Earlier this week, a Summit County, Utah church made local news, something to which many churches aspire. This time, however, it wasn’t for something to celebrate. The church, unnamed in the article, made the local news because they have been the target of scammers four times in the past year. Although, each scam was slightly different, each of the scams involved someone posing as clergy and asking for money, and the scams became increasingly more elaborate.
A member of the Summit County Sheriff’s Office, Lt. Andrew Wright, noted that these types of scams are becoming more and more common and that technology is making these schemes more refined and harder to notice, saying,
“With all the technology we have nowadays with different apps and different websites, people are able to go in and literally change their number so that when they call, it appears on your cell phone or your home phone, it’ll show as a number of a legitimate organization or business.”
The Summit County church is not the first one to be the victim of this sort of scam. In recent months, countless churches and diocese have been affected by similar scams.
The Episcopal Diocese of Rhode Island website has a page devoted to such scams, posted after someone impersonated Bishop Knisely. The post includes instructions for ways to check to see if the email or text message is valid, including verifying the sending email address, as scammers will often create a new email address that looks similar to a real one and communicate that way. The page also encourages people to follow up on such requests in person. The Episcopal Church in Colorado experienced a similar scam and has also created a page on their website for information about what to do in a situation like this.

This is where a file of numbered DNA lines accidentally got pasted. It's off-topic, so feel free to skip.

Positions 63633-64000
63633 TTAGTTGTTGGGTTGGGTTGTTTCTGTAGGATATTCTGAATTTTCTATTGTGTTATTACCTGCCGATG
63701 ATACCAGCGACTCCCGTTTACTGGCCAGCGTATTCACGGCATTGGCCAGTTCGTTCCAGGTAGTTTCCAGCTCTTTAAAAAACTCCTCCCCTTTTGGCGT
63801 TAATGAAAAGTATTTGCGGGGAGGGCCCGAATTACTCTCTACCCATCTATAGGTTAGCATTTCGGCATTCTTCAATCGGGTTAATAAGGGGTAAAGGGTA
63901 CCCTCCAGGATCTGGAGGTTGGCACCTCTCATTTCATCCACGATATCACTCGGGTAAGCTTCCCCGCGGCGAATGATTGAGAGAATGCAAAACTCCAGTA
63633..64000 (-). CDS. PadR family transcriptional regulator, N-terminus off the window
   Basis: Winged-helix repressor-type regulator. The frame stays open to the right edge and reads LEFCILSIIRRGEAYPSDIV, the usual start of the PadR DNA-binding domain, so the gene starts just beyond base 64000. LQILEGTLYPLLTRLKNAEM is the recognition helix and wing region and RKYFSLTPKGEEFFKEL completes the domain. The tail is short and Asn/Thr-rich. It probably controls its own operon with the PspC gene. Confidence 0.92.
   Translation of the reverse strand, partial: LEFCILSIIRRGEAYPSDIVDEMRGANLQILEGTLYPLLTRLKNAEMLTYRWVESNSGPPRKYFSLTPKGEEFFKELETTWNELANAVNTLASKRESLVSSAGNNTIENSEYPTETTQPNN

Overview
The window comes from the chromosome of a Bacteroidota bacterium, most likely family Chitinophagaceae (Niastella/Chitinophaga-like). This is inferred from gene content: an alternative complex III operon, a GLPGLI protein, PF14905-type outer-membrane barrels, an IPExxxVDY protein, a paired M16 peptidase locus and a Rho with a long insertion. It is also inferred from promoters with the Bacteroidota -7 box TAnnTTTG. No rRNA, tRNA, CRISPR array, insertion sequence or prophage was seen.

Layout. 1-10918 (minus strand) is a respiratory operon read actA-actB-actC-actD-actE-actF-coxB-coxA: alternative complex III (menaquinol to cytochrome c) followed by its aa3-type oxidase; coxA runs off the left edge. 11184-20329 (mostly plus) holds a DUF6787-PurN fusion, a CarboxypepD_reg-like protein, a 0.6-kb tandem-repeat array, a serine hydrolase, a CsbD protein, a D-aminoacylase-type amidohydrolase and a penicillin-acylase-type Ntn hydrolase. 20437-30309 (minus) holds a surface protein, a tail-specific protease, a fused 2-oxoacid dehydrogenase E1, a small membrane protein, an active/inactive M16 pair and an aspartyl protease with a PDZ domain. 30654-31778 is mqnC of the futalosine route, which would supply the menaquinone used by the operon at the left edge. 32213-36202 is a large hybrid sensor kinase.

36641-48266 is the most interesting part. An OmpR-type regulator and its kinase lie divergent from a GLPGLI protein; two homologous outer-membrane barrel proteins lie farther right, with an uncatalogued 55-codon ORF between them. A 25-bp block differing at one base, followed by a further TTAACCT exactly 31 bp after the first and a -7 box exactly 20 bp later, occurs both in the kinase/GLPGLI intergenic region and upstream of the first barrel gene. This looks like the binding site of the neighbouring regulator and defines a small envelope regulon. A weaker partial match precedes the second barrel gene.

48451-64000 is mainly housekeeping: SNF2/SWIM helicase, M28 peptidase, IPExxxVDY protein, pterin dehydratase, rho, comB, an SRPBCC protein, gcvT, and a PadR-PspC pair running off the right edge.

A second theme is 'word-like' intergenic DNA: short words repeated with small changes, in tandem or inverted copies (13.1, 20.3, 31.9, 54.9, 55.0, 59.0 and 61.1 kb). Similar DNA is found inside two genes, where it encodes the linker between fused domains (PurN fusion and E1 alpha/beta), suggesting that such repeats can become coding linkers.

Churches have become a popular target for these sorts of scams, in large part, because of their commitment to serving others and the close, trusting relationships that often exist in a parish community. The Rev. Charles Robinson, the priest at the Summit County church hit by scammers noted this, saying,
“If a parishioner gets a message from me that says, ‘Hey. I’m in trouble. I need your help’ and they have a relationship with me or if they’re a member of my parish, they’re going to be a lot more susceptible to being deceived,” he said.
To combat against these scams, churches can help by making sure their parishioners’ contact information is well-protected. Contact information on websites, even embedded in linked newsletters or other documents, can be accessed by scammers searching for information.